Can I sue to get my mugshot removed from mugshots.com or a similar site?

Daniel Gary Rosenthal

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Internet Lawyer

Contributor Level 14

Posted almost 2 years ago. 11 helpful votes

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1

How can they put my picture up there without my permission???

Police records, including mugshots, are usually considered "public records" or "public domain records' -- the exact term varies from state to state. In fact, many states are actually required by law (typically a "Sunshine Act" law or the like) to keep this information available to the public. In some states, pictures and mugshots are expressly protected as a "public interest", meaning that under the law, the public is considered to have a valid legal interest in having access to your photos. As a result, in most situations, it is perfectly legal for a private website to take these publicly accessible photos and put them up on their website.

2

But isn't this copyright infringement?

No. Copyright in a photo exists with the person taking the photo, not the subject of the photo. You don't take your own mugshot; therefore you don't have copyright in it. Government works are also typically considered public domain as well, meaning anyone can do whatever they want with it, including put it up on a website.

3

But isn't this libel/slander/defamation?

Generally no. As noted above, it is a matter of public record that you were arrested for something if your mugshots are made available by the state or country that took them. If a private website republishes that information, they are simply stating the facts that you were arrested and this is your photo. Truth is a defense to defamation claims. The area where this gets somewhat sticky is if your record was administratively cleared, expunged, sealed or otherwise modified. But these cases are rather uncommon and 99% of the time, defamation would not apply, because even if the website got it wrong, you would typically need to show malice on their behalf -- an intention to harm you by posting those photos that supercedes their First Amendment rights to publish them.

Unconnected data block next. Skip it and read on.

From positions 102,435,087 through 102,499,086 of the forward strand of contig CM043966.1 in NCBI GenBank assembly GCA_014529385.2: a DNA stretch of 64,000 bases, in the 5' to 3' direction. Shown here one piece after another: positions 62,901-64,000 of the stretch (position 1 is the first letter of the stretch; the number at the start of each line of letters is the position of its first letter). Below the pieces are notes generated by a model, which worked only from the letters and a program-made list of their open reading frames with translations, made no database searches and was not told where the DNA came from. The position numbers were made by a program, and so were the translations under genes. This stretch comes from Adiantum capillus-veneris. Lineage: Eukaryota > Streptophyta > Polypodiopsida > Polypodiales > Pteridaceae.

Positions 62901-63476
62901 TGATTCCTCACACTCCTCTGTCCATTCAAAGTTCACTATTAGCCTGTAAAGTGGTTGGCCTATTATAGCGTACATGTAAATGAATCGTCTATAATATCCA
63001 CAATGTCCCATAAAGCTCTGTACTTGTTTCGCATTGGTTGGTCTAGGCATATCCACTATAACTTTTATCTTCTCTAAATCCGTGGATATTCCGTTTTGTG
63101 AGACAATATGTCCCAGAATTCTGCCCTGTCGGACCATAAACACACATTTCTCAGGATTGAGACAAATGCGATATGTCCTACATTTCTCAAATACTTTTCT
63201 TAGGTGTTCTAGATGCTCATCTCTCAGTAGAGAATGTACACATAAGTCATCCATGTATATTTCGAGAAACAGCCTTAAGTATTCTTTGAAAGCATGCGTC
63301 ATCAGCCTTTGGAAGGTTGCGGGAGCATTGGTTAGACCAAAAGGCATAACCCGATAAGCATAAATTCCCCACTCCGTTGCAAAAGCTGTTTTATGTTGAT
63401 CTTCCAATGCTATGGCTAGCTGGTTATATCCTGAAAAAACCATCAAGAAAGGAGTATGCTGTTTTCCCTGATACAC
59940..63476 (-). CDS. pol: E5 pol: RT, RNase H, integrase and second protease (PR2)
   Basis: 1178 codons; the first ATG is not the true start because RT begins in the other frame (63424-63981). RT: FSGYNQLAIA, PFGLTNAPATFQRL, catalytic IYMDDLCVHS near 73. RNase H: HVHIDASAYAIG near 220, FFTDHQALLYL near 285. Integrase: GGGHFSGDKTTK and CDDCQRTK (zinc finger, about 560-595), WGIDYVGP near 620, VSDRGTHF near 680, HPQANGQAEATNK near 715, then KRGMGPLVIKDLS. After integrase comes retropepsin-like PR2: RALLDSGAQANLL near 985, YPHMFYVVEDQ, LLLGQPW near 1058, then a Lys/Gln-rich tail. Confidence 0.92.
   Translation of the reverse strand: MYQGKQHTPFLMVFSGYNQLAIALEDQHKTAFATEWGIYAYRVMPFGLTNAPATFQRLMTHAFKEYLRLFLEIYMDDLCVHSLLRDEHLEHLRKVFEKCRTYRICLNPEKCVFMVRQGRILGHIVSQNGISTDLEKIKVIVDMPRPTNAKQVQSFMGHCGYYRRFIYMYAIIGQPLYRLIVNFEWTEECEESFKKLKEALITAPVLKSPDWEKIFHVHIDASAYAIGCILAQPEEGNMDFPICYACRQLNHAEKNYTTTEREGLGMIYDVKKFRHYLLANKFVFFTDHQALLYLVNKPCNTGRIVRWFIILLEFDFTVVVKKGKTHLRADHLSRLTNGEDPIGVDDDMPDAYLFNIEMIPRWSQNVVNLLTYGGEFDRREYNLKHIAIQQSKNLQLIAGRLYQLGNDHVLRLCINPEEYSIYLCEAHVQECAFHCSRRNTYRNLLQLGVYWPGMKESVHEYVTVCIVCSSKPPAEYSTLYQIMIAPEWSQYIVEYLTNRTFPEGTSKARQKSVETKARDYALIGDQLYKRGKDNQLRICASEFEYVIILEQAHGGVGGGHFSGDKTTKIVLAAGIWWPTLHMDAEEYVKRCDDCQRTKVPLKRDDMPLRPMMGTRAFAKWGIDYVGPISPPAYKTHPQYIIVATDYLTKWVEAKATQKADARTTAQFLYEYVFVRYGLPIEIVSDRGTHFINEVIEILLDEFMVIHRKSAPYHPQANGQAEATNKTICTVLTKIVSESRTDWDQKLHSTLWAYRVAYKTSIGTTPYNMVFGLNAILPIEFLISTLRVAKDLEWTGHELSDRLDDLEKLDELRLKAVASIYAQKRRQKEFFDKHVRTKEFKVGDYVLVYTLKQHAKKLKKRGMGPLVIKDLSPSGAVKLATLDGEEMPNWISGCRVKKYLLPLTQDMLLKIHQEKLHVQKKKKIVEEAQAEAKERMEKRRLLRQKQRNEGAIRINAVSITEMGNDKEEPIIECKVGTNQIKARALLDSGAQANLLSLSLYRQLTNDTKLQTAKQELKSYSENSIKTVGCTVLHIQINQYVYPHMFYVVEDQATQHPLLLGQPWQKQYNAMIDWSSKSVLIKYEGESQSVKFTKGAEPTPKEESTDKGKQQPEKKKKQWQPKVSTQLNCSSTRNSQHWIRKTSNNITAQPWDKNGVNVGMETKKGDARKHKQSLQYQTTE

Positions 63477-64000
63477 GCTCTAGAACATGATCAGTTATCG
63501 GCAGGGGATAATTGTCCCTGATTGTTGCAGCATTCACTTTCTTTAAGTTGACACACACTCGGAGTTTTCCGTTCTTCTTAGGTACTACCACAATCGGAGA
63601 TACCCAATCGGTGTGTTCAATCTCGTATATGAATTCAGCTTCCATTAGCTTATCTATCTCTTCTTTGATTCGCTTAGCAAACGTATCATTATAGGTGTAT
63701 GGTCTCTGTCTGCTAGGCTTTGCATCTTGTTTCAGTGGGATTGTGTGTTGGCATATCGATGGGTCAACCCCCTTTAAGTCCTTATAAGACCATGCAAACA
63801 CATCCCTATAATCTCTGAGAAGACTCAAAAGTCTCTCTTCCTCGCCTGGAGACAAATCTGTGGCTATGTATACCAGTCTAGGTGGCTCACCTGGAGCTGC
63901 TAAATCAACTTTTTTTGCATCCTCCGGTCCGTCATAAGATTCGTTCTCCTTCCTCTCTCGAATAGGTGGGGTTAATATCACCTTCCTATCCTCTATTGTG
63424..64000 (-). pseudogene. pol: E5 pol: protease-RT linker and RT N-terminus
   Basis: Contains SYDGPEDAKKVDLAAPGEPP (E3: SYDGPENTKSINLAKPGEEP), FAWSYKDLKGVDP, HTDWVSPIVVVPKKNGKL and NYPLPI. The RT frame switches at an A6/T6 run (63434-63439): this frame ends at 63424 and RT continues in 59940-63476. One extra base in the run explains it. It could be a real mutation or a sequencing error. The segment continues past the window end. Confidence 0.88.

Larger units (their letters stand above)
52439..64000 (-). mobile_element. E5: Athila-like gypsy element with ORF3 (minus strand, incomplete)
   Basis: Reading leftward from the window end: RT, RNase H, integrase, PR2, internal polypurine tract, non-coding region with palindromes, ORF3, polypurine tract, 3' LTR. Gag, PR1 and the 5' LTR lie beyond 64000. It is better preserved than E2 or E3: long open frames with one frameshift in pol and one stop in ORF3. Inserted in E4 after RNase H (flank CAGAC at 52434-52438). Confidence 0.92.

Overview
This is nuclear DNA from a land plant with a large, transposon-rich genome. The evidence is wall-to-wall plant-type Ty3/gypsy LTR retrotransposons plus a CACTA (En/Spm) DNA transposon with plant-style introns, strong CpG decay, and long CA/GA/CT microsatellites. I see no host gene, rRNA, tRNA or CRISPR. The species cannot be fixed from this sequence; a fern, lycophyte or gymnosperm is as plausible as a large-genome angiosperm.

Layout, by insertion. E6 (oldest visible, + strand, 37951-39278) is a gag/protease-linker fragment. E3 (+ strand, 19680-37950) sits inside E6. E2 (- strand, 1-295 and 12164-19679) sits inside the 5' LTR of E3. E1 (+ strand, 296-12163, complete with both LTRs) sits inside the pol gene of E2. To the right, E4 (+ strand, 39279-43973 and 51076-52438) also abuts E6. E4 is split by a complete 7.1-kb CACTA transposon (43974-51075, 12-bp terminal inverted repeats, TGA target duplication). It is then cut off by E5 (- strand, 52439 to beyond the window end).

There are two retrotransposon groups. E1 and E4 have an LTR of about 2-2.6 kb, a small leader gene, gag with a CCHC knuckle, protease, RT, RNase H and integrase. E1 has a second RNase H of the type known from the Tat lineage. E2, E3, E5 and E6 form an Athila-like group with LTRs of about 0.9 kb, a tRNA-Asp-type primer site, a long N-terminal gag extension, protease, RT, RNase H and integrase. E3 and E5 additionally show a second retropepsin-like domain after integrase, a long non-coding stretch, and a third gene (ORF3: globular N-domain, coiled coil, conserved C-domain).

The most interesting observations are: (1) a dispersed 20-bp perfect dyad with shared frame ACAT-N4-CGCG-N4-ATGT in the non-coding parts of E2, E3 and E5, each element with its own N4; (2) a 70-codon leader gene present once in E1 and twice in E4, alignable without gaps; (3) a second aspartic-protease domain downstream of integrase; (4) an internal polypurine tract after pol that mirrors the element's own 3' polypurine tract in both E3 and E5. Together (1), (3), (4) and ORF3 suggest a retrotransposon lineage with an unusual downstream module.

4

What if that's not me?

If you're falsely identified as the subject of a mugshot, that's an entirely different story. Clearly something went wrong in their process, and you may have a case against them. It's extremely rare for this to happen, but it could in theory happen. If it did, consult a lawyer familiar with libel/defamation cases in your jurisdiction.

5

So should I pay?

Maybe, maybe not. Typically these sites charge between $100-400 to remove a mugshot. However, remember these are public records and your payment is only between you and the site you pay. So let's say there is a hypothetical mugshot site A, and a hypothetical mugshot site B with no connection to each other (other than same general industry and style). If you pay to remove your mugshot from site A, that does not mean it will be removed from site B. You'd need to pay them as well to make them remove it. This can get expensive quick, especially at the exorbitant rates these sites often charge. Whether or not you choose to pay is a personal decision, but keep in mind that if you do, you may end up paying more than you think. At the bottom of this page is a link to an article on Wired.com which outlines how the removal services work. The important thing to remember is that there are NO legal tricks to this. It's simply paying for deletion. Some might call it a scam but it's not illegal.

Additional Resources

Below is an expose on Wired.com about these sorts of sites, that goes into some of the detail about the "reputation protection" racket. Additionally, if you are in Maryland and are in need of assistance, either with the removal of a mugshot or a similar question, please contact me through my Avvo profile (linked below) for a free consulation.

Wired.com article on mugshots.

Attorney Dan Rosenthal's Avvo.com profile.

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